Links for 12-31-2012

  • Kyle Becker wrote a great list of reasons why it’s great to be Barack Obama. I like reason #18: “Admit you hung out with marxists in your biography, mimic the exact same tax the rich policies as socialists in Europe, and then vehemently reject the notion that you’re a socialist.”

  • The U.S. officially hit the $16.4 trillion debt ceiling.

  • George Will delivered a great lecture (video and text) on the role of religion in American politics. His thesis is that religion, particularly Protestantism, promotes values like the “primacy of individual conscience and choice,” virtues like industriousness, moderation, and responsibility, the idea of pre-existing natural rights, and the notion of accepting human nature for what it is. All of this helped to establish America’s representative democracy and kept it thriving until Woodrow Wilson and the progressives appeared on the scene in 1912’s presidential election and upended the value system. The Constitution became too confining, rights became something granted to citizens by the federal government, and secularism began displacing religion. After watching or reading Will’s lecture, read Louis Michael Seidman’s op-ed in the The New York Times, “Let’s Give Up on the Constitution.” You’ll quickly appreciate that we’re still on the trajectory set by Woodrow Wilson.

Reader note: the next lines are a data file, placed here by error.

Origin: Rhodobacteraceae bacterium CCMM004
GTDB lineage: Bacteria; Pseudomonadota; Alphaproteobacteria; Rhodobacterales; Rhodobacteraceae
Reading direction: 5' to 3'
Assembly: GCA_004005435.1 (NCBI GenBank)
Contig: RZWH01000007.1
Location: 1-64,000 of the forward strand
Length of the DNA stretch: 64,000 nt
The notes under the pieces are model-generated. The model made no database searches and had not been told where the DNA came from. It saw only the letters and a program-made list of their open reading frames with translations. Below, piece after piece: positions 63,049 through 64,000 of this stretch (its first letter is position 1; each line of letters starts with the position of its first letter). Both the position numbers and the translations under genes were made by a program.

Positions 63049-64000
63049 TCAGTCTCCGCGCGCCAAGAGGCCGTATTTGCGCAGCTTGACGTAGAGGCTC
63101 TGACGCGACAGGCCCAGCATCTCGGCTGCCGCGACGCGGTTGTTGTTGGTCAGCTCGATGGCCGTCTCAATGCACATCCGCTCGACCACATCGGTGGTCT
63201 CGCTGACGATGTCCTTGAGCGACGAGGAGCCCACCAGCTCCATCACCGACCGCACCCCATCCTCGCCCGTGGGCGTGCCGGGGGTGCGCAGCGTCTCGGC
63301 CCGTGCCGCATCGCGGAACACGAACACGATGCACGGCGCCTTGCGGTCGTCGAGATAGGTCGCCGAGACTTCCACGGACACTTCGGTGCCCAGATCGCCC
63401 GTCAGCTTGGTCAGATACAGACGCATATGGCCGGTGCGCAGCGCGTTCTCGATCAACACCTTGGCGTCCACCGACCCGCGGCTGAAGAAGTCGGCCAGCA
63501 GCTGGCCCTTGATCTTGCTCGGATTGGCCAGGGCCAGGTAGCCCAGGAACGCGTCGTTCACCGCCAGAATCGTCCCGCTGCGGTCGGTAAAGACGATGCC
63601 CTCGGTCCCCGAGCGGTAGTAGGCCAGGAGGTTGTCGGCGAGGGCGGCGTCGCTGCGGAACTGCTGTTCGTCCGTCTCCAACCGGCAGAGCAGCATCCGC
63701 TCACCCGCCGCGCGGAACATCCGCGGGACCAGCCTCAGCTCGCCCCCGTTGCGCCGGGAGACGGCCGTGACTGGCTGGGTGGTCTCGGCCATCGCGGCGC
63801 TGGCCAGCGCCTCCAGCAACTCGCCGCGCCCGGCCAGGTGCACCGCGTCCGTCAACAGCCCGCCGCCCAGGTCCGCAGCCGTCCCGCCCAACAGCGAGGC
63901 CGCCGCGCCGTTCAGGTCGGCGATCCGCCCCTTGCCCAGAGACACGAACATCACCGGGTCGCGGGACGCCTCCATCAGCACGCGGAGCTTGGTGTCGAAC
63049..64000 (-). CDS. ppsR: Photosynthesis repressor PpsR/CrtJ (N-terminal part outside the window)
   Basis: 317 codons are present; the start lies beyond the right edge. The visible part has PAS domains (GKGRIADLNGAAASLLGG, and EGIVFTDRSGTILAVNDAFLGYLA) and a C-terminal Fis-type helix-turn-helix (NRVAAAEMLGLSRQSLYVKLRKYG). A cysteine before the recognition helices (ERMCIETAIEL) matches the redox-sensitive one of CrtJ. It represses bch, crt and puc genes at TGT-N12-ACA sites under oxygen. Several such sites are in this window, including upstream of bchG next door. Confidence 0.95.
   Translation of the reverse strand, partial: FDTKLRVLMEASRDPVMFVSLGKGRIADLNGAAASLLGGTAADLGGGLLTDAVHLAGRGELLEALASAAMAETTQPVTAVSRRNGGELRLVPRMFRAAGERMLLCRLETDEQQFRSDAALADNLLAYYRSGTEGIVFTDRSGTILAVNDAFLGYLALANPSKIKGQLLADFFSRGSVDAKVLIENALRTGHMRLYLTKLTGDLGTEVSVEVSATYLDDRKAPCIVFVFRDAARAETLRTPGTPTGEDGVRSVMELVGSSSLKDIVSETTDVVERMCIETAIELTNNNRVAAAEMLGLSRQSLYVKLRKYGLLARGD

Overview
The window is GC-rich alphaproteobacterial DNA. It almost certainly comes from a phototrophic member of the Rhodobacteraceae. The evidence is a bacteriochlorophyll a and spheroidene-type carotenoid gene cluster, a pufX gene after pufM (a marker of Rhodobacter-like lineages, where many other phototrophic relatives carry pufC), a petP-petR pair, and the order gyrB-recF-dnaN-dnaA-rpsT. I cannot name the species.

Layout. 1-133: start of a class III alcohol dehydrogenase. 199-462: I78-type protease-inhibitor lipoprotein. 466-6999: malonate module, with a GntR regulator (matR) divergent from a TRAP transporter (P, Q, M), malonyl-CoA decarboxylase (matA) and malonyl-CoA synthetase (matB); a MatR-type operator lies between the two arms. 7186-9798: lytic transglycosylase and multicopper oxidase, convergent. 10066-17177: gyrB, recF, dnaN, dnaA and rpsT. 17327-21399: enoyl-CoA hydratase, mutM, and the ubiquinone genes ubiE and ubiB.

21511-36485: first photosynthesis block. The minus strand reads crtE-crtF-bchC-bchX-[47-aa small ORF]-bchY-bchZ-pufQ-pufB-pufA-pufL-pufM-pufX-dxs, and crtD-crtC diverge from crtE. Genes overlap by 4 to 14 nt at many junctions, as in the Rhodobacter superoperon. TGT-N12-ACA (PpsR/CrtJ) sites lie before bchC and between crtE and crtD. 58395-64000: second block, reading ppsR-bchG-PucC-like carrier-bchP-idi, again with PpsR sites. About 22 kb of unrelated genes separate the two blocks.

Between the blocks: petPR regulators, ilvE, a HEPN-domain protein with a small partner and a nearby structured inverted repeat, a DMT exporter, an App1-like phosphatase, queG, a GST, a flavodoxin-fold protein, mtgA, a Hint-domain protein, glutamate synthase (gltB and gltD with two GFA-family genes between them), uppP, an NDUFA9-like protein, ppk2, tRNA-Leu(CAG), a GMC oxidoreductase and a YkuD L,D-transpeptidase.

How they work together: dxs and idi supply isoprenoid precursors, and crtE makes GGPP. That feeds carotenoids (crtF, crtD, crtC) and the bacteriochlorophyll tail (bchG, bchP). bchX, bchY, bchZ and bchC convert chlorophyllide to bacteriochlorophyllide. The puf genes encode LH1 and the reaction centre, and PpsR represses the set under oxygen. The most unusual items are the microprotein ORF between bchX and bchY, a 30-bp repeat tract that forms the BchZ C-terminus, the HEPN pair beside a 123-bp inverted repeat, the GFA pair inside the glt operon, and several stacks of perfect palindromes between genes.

• A Texas state district judge refused to grant Planned Parenthood a temporary restraining order preventing Texas from cutting off funding to the group when the new Texas Women’s Health Program launches tomorrow. Planned Parenthood’s lawsuit against the state will go to trial on January 11.